Susan Sworn

Meeting The Raven Master at Tower of London

A group of Guide London Blue Badge Tourist Guides recently had the privilege of going “behind the scenes” at the Tower of London, on a warm, witty and informative tour hosted by Chief Raven Master, Chris Skaife. Below is an account of the tour.

As Chief Raven Master, Chris gave us entertaining updates on the six plus one ravens currently residing at the Tower. Two females stood out – Merlina the diva, who has asserted her territorial rights on the lawn of the Queen’s House (complete with her personal, bespoke cage) and Munin, who once went AWOL, flying off to Greenwich, where she was spotted by an eagle-eyed Blue Badge Tourist Guide and members of the public and returned to the Tower after seven days. Known to the warders as “The Black Widow”, Munin has seen off two previous partners (both deceased) and has now paired up with the brave (foolhardy?) Jubilee.

Tower of London: Chief Raven Master, Chris Skaife Tower of London: Chief Raven Master, Chris Skaife.

Chris was keen to emphasise to us (and keen for us to emphasise to visitors) that the ravens’ wings are ‘trimmed’ not ‘clipped’, the process is akin to having a haircut. Far fewer feathers are trimmed than was previously the case, as this allows the birds more freedom to fly and is better for their psychological and physical health. He stressed that visitors should keep their distance from the birds and refrain from taking selfies with them; there have been some injuries recently, and it is important to appreciate that ravens’ beaks are capable of severing fingers.

For most visitors, the Tower of London is notorious as a place of torture, imprisonment and execution. We were fortunate to be able to visit Sir Thomas More’s cell in the Bell Tower. Whilst Sir Thomas was not physically tortured at the Tower, his books and writing materials were removed and the cell itself was comfortless, cold and damp due to its proximity to the River Thames. Executed by Henry VIII in 1535 for his refusal to take the Oath of Supremacy, Sir Thomas was subsequently canonised by the Roman Catholic Church in 1935; his cell has become a place of pilgrimage and pre-arranged visits are permitted. Interestingly, the cell which housed John Fisher, Bishop of Rochester (also executed for refusing the Oath and later canonised) was on the upper level of the same tower and markedly less austere, perhaps in deference to his ecclesiastical position.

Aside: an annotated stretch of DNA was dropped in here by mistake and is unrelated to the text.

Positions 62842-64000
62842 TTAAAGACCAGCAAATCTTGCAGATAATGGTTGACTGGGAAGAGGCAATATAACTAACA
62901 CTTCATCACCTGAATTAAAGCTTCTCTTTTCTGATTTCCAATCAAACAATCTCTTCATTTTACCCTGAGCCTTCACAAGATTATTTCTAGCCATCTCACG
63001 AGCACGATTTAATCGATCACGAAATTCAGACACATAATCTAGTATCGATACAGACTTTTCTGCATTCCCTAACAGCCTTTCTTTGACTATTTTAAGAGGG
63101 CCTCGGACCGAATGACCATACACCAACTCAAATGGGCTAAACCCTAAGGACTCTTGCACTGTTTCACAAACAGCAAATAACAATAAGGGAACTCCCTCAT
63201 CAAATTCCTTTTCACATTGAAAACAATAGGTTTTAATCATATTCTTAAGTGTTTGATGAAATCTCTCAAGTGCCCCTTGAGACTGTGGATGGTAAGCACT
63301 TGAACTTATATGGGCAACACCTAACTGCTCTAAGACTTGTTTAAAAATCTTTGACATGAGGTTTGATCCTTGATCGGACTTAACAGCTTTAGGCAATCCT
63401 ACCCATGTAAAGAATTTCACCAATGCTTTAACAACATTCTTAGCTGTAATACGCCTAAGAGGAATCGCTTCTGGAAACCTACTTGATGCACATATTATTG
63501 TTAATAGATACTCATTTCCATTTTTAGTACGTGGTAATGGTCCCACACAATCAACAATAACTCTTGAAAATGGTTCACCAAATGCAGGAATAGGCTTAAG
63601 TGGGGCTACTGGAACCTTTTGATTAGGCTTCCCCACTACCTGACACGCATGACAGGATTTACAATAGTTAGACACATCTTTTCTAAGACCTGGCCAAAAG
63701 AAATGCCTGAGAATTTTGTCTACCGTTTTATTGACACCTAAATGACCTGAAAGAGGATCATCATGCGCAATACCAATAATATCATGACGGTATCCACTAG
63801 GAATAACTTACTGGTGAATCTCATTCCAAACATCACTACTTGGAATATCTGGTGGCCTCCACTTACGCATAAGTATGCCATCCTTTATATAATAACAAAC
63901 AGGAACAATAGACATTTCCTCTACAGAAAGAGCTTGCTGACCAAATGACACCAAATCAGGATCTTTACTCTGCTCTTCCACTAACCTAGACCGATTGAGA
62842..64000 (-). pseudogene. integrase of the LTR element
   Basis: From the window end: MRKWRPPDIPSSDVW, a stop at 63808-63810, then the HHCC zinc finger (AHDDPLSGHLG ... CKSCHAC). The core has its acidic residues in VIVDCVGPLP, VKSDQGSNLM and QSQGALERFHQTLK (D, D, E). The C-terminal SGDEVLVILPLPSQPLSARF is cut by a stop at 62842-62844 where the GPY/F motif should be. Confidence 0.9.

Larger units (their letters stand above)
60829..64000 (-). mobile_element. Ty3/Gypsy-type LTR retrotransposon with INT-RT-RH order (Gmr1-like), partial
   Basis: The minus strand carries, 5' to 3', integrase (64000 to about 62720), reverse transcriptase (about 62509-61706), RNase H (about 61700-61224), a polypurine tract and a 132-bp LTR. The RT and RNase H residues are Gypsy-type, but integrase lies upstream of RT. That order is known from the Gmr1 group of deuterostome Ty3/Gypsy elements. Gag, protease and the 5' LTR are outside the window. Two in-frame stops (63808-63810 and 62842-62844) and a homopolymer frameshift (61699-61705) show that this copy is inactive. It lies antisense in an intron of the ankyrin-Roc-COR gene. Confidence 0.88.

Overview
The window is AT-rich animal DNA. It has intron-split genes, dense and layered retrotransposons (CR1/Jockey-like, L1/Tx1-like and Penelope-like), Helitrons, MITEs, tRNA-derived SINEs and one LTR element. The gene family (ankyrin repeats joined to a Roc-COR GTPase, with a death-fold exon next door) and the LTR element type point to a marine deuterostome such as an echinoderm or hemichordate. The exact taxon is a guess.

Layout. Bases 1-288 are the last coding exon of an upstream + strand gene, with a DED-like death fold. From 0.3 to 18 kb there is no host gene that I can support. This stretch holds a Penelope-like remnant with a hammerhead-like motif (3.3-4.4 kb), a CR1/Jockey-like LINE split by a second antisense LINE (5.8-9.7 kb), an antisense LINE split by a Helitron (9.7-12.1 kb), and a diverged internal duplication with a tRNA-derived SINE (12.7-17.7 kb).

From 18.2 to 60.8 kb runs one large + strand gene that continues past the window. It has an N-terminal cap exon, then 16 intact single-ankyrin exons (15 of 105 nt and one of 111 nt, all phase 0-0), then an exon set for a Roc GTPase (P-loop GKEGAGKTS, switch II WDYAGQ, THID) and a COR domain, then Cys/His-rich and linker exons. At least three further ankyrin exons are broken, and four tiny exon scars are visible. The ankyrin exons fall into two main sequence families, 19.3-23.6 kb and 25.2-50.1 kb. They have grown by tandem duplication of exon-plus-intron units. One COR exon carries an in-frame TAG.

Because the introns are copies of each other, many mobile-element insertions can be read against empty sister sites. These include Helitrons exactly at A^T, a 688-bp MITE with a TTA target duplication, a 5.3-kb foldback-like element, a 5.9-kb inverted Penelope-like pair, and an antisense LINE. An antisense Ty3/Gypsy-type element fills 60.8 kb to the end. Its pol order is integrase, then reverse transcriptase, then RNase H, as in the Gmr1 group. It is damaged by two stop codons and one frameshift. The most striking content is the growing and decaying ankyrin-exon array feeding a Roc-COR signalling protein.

Tower of London: Chief Raven Master, Chris Skaife Tower of London: Chief Raven Master, Chris Skaife.

This is also said to be where the Princess Elizabeth (later Elizabeth the First) was detained in 1554 by her sister Queen Mary on suspicion of treason and heresy. During her two months’ confinement, the Princess would almost certainly have had access to the Queen’s House itself, and to an exterior walkway (now called Princess Elizabeth’s walkway) where it is said she met her childhood friend Robert Dudley (later the Earl of Leicester) in secret. Even today, treading in her footsteps, one could imagine how the walkway afforded the imprisoned Princess some fresh air as well as views over the bustling City beyond.

Our final stop was the crypt of St Peter ad Vincula. Only a tiny part of it remains visible. It is here, in this small, enclosed white-walled chamber that memorials to Sir Thomas More and Bishop Fisher are found. Their remains, and those of Anne Boleyn, are reputed to lie behind its walls, along with dozens of other coffins, but their exact location remains uncertain.

The two hours at the Tower of London with Chief Raven Master, Chris Skaife simply flew by. We very much appreciated Chris’s great humour and patience in dealing with our questions, and the wealth of insights that he shared with us during our visit.

Susan Sworn

Originally a linguist (I am qualified to guide in French and German as well as English), I have spent over 30 years in the City as a fund manager, stockbroker and fund researcher. My interests are very varied and include Tudor history, finance and the City (I am also…

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